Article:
Microsoft Access Development


Any application that is expecting to service more than 10 users at a time (including web users) should be built using the client-server architecture. Smaller applications can be run using an access desktop database.

When constructing a desktop database, it is best to keep the database tables in their own file. All other queries, forms etc, should be kept in a separate distributed file. The distributed file should have its tables linked to the table file which truly serves as the database. This makes compacting and backing up the main database file much easier. When possible, the database file should be stored on a central server with more power to push out the large transactional chunks of data. Linking in the tables does not use absolute paths so the distributed file will need to be re-linked to the desktop database file once the databases are deployed.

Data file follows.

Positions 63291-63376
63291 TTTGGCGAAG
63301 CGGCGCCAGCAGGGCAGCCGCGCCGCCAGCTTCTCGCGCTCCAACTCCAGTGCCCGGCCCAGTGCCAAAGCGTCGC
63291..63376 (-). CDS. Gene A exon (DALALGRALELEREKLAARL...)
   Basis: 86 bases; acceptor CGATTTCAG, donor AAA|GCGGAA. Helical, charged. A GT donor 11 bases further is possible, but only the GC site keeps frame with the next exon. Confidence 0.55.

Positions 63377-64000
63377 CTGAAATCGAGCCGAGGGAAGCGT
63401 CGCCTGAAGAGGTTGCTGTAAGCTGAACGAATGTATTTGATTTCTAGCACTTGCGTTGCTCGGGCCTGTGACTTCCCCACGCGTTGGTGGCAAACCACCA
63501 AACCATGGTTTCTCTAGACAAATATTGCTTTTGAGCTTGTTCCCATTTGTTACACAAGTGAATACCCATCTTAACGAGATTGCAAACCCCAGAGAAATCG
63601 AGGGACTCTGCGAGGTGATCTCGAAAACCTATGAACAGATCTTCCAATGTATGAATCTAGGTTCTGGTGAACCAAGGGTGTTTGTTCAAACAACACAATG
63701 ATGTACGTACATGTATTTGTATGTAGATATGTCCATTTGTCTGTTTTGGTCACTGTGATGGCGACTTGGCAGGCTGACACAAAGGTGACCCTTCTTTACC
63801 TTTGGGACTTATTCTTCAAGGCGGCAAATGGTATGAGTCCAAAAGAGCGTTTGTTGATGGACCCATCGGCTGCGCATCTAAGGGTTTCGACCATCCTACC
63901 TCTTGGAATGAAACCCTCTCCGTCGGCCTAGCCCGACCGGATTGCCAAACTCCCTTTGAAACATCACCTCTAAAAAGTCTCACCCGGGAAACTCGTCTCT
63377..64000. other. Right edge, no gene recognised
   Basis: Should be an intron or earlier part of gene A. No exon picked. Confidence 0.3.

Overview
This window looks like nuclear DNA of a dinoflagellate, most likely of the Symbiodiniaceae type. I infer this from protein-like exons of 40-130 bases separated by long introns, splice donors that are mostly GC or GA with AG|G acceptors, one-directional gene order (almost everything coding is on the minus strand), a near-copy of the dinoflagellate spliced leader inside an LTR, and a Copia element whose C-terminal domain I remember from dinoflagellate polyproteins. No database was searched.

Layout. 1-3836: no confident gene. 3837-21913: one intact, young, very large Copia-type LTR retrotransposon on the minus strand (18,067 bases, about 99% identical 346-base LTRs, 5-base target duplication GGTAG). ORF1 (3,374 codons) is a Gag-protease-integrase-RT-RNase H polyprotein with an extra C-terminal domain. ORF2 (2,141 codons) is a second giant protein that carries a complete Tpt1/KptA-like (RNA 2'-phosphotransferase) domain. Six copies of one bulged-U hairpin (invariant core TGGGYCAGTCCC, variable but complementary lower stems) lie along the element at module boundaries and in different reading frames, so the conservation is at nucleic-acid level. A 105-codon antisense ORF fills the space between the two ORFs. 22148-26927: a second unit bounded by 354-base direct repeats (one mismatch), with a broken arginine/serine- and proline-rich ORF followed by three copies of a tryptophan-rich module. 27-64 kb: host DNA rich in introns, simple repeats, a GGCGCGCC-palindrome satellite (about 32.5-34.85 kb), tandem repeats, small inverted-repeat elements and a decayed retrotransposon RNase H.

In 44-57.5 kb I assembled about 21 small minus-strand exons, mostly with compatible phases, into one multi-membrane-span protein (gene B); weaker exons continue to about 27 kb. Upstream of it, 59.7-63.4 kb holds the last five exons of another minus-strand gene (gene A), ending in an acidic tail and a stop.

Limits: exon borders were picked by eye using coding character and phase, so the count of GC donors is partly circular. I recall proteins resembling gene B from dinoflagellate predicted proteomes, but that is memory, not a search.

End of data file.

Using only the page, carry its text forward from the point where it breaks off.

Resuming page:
If the file is meant to be serve as the backend to a web page, a few other things must be taken into account. The actual database files with tables need to reside on the web server that is running the web service. The distributed files then need to map to the file on the database server.

The internet user account also needs to be given local permission to the desktop database. This is a huge security risk and should be considered carefully. Permission also needs to be given to the Internet User to access some ODBC registry keys. See the Administration section on changing this registry.

Development on any SQL or Oracle type database are done through the standard SSH or enterprise manager mechanisms. The Access database is then connected to the database through a system DSN. This DSN needs to be set up on any machine that will be accessing the database including web server.